Soul Food Junkies

8 Healthy Soul-Food-Inspired Recipes

dark greek kale with bright red bell pepper strips in white bowl

Kale with Red Bell Pepper

Yield: 2-3 servings

This dish is a favorite of Byron Hurt, director of Soul Food Junkies. His mother, Frances Hurt, has been serving this up for years. Follow her tip for cleaning the kale and you’ll never crunch into a bit of soil or sand again.

Ingredients

  • 1 large bunch kale
  • 1 small red pepper cut in strips
  • 1 small onion slice
  • 2 small cloves garlic, chopped
  • 1 tablespoon brown sugar
  • 1 teaspoon salt or to taste
  • 2 tablespoons plus ½ teaspoon olive oil
  • 1 teaspoon red pepper flakes or to taste
  • 1 can of low sodium chicken broth
  • 2 to 3 tablespoons apple cider vinegar

Preparation

Remove stems from the kale and remove any yellow or brown spots. Place the kale in the kitchen sink, filled with cold water, and sprinkle with salt (salt helps to remove the dirt and grit). Wash, remove from sink, and replace the old water with new water. Repeat 3 times.

Heat 2 teaspoons olive oil in a large pot on medium heat, just until hot. Sauté kale 10 to 15 minutes until olive oil and moisture from greens is mostly absorbed. Add brown sugar, salt, red pepper flakes, and just enough chicken broth to cover greens. Cook for about 20 minutes, add the vinegar, and cook until tender. Add chicken broth when needed.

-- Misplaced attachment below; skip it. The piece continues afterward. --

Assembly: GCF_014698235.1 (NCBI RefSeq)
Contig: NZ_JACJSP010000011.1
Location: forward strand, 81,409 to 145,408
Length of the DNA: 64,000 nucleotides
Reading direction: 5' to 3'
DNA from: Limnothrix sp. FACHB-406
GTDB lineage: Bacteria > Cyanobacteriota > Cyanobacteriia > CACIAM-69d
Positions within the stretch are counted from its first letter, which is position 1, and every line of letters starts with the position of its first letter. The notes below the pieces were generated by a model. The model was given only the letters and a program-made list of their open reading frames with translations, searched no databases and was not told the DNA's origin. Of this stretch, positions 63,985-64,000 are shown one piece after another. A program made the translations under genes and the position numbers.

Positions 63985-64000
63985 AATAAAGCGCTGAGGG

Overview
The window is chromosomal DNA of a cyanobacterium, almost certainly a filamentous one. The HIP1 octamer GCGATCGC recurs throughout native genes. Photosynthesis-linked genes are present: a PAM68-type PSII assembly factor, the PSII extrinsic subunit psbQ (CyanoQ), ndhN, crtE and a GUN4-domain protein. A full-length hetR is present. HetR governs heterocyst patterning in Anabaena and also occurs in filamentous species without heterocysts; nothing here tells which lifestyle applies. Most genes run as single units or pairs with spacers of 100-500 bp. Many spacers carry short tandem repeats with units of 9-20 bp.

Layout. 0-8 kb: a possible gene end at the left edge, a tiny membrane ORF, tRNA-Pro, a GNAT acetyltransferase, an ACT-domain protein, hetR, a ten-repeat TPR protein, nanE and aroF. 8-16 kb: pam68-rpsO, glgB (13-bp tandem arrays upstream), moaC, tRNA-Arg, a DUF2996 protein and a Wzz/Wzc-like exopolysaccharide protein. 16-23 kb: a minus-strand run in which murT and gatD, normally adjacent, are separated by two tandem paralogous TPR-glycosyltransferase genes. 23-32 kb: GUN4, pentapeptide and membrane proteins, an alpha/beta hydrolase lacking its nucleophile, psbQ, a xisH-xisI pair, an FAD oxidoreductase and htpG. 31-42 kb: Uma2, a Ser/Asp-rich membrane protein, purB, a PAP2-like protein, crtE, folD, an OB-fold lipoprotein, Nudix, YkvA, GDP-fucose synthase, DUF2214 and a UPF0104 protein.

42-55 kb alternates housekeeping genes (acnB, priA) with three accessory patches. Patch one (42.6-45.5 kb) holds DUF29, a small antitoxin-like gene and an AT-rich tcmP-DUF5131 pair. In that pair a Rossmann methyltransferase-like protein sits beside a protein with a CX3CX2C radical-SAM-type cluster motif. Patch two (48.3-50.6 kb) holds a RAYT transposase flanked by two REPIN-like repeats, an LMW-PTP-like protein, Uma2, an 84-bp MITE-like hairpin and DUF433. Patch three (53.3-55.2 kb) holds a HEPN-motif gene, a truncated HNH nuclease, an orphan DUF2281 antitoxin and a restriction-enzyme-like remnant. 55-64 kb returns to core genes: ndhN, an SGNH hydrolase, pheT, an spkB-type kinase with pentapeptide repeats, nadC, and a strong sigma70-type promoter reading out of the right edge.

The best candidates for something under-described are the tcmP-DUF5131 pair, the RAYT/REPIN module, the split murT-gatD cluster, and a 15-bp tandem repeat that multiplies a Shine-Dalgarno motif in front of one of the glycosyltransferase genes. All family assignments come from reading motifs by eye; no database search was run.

While this is cooking, sauté the pepper, garlic, and onions in ½ teaspoon of olive oil. Add the red pepper strips, garlic, and onion, and continue to cook on low heat until all of the ingredients are just tender. Drain most of liquid from kale, and toss with pepper mixture.

This recipe uses healthy olive oil, and calls for less oil and sugar than some other greens recipes. It also has the added health benefit of red bell pepper. Between the kale and the red pepper, this dish is loaded with vitamins and phytochemicals, and packs a powerful nutritional punch.

Frances Hurt is the mother of Soul Food Junkies director Byron Hurt. She grew up eating and preparing traditional soul food. But several years ago, after learning from her son about some of the dangers of the foods she and her family loved, she started cooking more healthy versions of these dishes.

“There’s nothing wrong with soul food. We all love our collard greens, our cabbage, our chicken. It’s just a matter of changing the preparation,” she told The Independent.

In 2004, Frances Hurt’s husband was diagnosed with pancreatic cancer. She felt the foods he had been eating contributed to the disease. Doctors originally gave him three to six months to live, but he lived three more years. She attributes at least some of this survival to better food choices.

Recipe courtesy of Frances Hurt.